Yes, and furthermore, I believe we should!
Here I’d like to distinguish between two things:
- The communal Eid prayer offered in an open space (or mosque) with the subsequent sermon,
- Offering two units of prayer for the special occasion of Eid.
Now of course, for those living under lockdown, unfortunately the first is unfeasible. But this does not preclude the second, and I believe it is virtuous to perform two units of prayer for the special occasion of Eid, and it is what God wants from believers.
The Quranic verse on Ramadan ends:
“He (God) wants you to complete the prescribed period and to glorify Him for having guided you, so that you may be thankful.”Qur’an 2:185
Now the glorification of God here can take various forms: from uttering the takbir (saying ‘God is the greatest’) on the morning of Eid, to performing salat on Eid with additional takbirs. Where we are unable to gather communally, both can still be achieved at home, whether we live alone or with our families (and a couple of acquaintances in those contexts where COVID19 guidance may allow). This understanding is reflected in a well known narration reported by al-Baihaqi where the prophetic companion Anas b. Mālik, having missed the communal Eid salat, gathered his family and other household members behind Abdullah b. Abī Utbah to lead them in two units of prayer with the additional takbirs. al-Baihaqi also related the practice from Ikrimah, Muhammad b. Sirin and ‘Atā, although ‘Atā reported the salat was performed with the additional takbirs in such a situation. This was also reflected by Ma’mar as related by Abdur Razzaq, although Abdur Razzaq also relates the practice from Qatadah but where a person performs the two units of prayer as the imām would (that is, with the additional takbirs).
Additionally, the verse ends, “so that you may be thankful” and salat can be an expression of gratitude and thankfulness. For example, Ibn Mājah narrates that the Prophet offered two units of salah when God informed him of the end of Abu Jahl, and eight units of prayer upon the conquest of Makkah – on both occasions to express his gratitude to God. (For more, see Ibn Hajr’s ‘Fat’h al-Bāri’)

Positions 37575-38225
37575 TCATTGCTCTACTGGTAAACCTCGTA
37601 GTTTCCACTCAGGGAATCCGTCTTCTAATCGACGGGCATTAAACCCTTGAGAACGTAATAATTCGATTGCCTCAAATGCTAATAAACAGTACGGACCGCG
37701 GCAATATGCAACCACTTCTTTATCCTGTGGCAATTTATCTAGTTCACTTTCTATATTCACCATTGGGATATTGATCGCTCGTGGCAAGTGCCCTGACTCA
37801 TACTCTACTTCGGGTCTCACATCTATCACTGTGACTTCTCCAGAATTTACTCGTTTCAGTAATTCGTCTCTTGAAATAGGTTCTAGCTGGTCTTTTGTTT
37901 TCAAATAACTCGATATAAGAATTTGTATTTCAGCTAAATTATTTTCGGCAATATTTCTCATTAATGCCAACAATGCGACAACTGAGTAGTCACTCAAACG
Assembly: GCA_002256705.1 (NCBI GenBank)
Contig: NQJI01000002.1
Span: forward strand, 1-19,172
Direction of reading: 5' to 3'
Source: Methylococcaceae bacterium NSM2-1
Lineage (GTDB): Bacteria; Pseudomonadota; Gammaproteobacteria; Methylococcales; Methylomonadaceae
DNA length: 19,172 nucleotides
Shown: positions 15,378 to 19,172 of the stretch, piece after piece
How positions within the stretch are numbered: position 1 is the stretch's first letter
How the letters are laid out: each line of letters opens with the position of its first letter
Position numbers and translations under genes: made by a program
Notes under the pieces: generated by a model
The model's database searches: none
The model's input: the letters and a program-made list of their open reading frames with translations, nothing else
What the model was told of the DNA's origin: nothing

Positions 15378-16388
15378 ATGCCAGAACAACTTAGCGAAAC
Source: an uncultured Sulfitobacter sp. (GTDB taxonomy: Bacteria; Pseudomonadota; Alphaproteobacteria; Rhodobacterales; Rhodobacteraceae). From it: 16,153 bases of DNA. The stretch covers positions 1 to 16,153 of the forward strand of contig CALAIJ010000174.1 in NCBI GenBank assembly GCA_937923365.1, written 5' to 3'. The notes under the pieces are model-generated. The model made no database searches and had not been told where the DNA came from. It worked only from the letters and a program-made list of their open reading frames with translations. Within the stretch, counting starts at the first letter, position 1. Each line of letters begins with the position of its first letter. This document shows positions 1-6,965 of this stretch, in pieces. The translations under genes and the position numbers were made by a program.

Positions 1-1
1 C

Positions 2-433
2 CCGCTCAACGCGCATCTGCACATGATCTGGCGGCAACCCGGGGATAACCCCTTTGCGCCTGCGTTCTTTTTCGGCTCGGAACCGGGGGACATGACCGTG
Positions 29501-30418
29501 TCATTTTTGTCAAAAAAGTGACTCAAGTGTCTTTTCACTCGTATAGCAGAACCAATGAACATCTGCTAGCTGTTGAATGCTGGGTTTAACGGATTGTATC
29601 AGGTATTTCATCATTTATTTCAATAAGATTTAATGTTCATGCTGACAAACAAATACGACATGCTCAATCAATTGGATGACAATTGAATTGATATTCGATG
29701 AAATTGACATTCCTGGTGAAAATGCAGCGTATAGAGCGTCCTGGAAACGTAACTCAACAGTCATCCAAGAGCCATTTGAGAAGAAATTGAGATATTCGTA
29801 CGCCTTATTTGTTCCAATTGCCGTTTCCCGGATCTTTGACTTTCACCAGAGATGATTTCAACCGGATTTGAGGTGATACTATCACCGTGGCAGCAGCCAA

How should the salat be performed?
The salat should be performed as two units of prayer normally would, but starting with seven takbirs in the first unit and six takbirs when standing for the second unit – in both units these numbers are inclusive of the original takbir. If one would like to add one more in both units (due to variant shar’i interpretations) then that’s perfectly fine.
Should there be a sermon?
A sermon (khutbah) is not required since this is not a public activity (which is when sermons are usually given). However, a few words spoken on the achievement of Ramadan, guidance, the blessing that the religion of Abraham as true subservience to God is – all alongside the glorification of God and deep gratitude to the Most High seems fitting. Likewise, if your leaders have provided a virtual Eid address, you may listen to it but it’s not necessary to do so alongside the prayer; you can listen to it before or later if you’d prefer. As we note from the practice of Anas b. Mālik, Abdullah b. Abī Utbah was not told to provide a sermon. The major act of thankfulness and glorification of God here is the salat.
Should we have a bath and dress up?
Yes, I believe we should, along with a wonderful breakfast to accompany it! God says, “Children of Adam, dress well whenever you are at worship, and eat and drink but do not be extravagant: God does not like extravagant people” (7:31) a verse that can be applied here in the generality of its wording. Added to this, to offer this salat on Eid is to present oneself before the Almighty King, Lord of the realms, Owner of the great throne, on an auspicious occasion and as an act of thankfulness and glorification. One the occasions cited above where the Prophet offered salat to express his gratitude, he took a bath first. As for those amongst other people, cleaning up, getting dressed, offering salat and sharing some morning food also emphasises a sense of righteous festivity which is particularly relevant given current conditions.
But doesn’t the Hanafi school of Law disallow Eid salat at home?
From the point of legal interpretation, the schools of Mālik, al-Shāfi’ī and Ahmad advocated for the salat to be offered at home if it cannot be performed with the public. Yes, it is true that the position of the Hanafi school, as reflected by Ibn Ābidīn, is that one ought not to perform the Eid salat on his own if he misses the congregation. But here I’d like to point out two things: firstly, that we’re not missing a communal gathering as there simply isn’t one, and secondly that in the way I’ve characterised it, the salat is fundamentally two units of prayer for thanking and glorifying God on Eid – which God clearly wants as the verse points out. Here I find it extremely difficult to accept that God would neither appreciate nor accept such a show of subservience and gratitude from His humble servants (especially when all of the parameters of the Law have been maintained), and for me, pedantry here over legal technicalities seems greatly misdirected.
Does this differ from Salat Jumu’ah at home?
Yes, the basis and objectives of both are very much different. For more on salat Jumu’ah at home, please see my brief interview here.
And with God the All Knower rests complete knowledge.